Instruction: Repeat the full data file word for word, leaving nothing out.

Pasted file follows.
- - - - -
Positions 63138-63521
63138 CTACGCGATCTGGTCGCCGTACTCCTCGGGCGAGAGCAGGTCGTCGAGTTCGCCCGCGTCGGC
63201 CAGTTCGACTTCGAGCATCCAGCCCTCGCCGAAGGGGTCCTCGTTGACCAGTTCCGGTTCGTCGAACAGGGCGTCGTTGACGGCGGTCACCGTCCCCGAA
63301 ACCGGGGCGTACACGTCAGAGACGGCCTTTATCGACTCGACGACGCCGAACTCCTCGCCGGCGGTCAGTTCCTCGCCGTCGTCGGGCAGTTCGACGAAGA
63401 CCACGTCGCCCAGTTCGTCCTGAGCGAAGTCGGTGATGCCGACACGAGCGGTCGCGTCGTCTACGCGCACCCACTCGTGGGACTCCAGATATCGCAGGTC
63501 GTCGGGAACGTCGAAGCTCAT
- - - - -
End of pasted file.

Positions 63138-63521
63138 CTACGCGATCTGGTCGCCGTACTCCTCGGGCGAGAGCAGGTCGTCGAGTTCGCCCGCGTCGGC
63201 CAGTTCGACTTCGAGCATCCAGCCCTCGCCGAAGGGGTCCTCGTTGACCAGTTCCGGTTCGTCGAACAGGGCGTCGTTGACGGCGGTCACCGTCCCCGAA
63301 ACCGGGGCGTACACGTCAGAGACGGCCTTTATCGACTCGACGACGCCGAACTCCTCGCCGGCGGTCAGTTCCTCGCCGTCGTCGGGCAGTTCGACGAAGA
63401 CCACGTCGCCCAGTTCGTCCTGAGCGAAGTCGGTGATGCCGACACGAGCGGTCGCGTCGTCTACGCGCACCCACTCGTGGGACTCCAGATATCGCAGGTC
63501 GTCGGGAACGTCGAAGCTCAT